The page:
• zsh is pretty popular in some circles these days. csh/tcsh has historically had a large following, but I don't think you see much of it today. And there's a whole bundle of lesser-known shells...
    – user
    Commented Feb 24, 2017 at 19:28
  • Modularity. With builtins, you'd need to recompile or re-install the shell each time a change was made to one of those builtins. Commented Feb 25, 2017 at 7:02

Many have answered well. I intend only to compliment those answers. I think the UNIX philosophy is that a tool should do one thing and do it well. If one tries to make an all encompassing tool, that's lot's more places for failure. Limiting functionality in this way makes a tool set that's reliable.

Also, consider, if functionality like sed or grep were built into the shell, would it be as easy to invoke from the command line when you'd like it?

In closing, consider, some of the functionality you're desiring to be in BASH, is in BASH. For example, the ability for RE matching in BASH is implemented using the =~ binary operator (see Shell Grammar in the Manual Page for more, specifically, reference the discussion of the [[ ]] construct for if). As a very quick example, say I'm searching a file for 2 hex digits:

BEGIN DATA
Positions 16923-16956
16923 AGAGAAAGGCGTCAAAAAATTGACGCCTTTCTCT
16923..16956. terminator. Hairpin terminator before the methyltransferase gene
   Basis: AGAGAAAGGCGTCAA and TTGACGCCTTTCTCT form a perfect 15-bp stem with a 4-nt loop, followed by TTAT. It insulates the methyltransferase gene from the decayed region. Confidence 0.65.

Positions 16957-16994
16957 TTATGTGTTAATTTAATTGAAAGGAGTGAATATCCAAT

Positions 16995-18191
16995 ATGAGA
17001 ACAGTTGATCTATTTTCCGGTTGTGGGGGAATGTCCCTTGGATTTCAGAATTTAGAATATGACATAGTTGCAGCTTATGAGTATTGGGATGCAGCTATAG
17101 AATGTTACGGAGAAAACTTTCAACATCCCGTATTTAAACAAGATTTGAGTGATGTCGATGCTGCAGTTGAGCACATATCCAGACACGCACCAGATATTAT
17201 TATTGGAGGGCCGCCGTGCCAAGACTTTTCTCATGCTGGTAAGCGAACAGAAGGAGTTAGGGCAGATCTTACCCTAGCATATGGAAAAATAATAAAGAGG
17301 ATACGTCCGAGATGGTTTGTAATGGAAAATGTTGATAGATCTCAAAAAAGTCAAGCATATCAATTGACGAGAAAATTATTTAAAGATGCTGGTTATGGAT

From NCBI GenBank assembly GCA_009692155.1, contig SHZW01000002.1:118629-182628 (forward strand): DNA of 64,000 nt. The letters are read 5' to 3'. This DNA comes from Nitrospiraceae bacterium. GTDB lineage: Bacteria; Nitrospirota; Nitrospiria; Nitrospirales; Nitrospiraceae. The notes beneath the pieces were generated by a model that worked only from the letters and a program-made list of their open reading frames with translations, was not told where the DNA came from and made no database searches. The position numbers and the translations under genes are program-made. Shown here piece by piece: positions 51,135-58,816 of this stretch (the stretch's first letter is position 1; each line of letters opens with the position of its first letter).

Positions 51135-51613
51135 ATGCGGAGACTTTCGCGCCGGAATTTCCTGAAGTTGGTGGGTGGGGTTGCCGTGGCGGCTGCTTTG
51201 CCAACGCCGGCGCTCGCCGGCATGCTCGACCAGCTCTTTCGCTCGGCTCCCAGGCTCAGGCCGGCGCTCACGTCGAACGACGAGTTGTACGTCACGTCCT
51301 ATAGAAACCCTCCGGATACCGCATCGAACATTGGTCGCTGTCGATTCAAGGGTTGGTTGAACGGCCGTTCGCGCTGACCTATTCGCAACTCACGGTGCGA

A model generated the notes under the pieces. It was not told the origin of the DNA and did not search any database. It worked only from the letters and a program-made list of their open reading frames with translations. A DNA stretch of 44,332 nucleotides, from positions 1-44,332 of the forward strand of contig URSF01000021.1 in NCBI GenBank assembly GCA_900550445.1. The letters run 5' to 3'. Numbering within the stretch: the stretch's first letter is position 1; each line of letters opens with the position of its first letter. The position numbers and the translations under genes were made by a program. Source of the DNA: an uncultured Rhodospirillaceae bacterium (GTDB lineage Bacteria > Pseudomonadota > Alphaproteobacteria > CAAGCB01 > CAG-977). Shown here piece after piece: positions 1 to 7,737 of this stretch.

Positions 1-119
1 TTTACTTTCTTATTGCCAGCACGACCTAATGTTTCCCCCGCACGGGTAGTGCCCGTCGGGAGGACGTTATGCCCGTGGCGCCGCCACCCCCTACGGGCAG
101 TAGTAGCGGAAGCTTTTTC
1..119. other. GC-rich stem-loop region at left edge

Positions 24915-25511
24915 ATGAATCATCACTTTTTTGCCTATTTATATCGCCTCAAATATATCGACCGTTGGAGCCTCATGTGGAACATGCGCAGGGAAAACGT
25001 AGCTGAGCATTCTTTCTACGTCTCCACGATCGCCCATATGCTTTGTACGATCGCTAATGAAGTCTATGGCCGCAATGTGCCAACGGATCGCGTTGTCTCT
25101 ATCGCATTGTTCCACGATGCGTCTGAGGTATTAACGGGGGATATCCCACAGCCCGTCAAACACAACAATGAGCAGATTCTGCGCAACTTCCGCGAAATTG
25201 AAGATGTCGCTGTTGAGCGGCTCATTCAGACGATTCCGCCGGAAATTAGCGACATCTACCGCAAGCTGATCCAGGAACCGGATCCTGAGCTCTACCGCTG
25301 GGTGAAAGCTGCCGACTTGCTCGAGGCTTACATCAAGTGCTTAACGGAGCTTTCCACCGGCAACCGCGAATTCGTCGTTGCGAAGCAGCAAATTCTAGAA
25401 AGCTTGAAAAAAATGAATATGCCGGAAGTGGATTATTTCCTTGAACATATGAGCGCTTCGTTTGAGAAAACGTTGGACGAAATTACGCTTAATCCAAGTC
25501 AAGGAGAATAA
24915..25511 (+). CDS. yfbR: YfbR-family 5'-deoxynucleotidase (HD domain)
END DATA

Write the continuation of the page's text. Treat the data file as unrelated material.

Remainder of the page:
while read line; do
    if [[ $line =~ 0x[[:xdigit:]]{2} ]]; then
        # do something important with it
done < input_file.txt

As for sed-like functionality, look under Parameter Expansion in the Expansion heading of the same man page. You'll see a wealth of things you can do that are reminiscent of sed. I most often use sed to make some substitution type change to text. Building off of the above:

# this does not take into account the saving of the substituted text
# it shows only how to do it
while read line; do
done < input_file.txt

In the end though, is the above "better" than?

grep -E "[[:xdigit:]]{3}" input_file.txt
sed -e 's/pattern/substitution/' input_file.txt

This is, I guess, a historical accident.

When UNIX was created in the late 1960s and early 1970s, computers did not have nearly as much memory as they do today. It would have been possible, at the time, to implement all this functionality as shell builtins, but due to memory limitations, they would have had to limit the amount of functionality that they could implement, or risk out of memory and/or swap trashing problems.

On the other hand, by implementing the given functionality as separate programs, and by making the two required system calls for starting a new process as light as possible, they could create a scripting environment that does not have those problems and that still runs at reasonable speed.

Of course, once those things are implemented as separate processes, people will start them from programs that are not shells, and then they have to remain like that, or suddenly all this software starts breaking.

That's not to say you can't implement some functionality twice, however, and indeed some shells implement some functionality that's supposed to be an external program as a shell builtin; e.g., bash implements the echo command as a builtin, but there's also a /usr/bin/echo

You must log in to answer this question.

Not the answer you're looking for? Browse other questions tagged .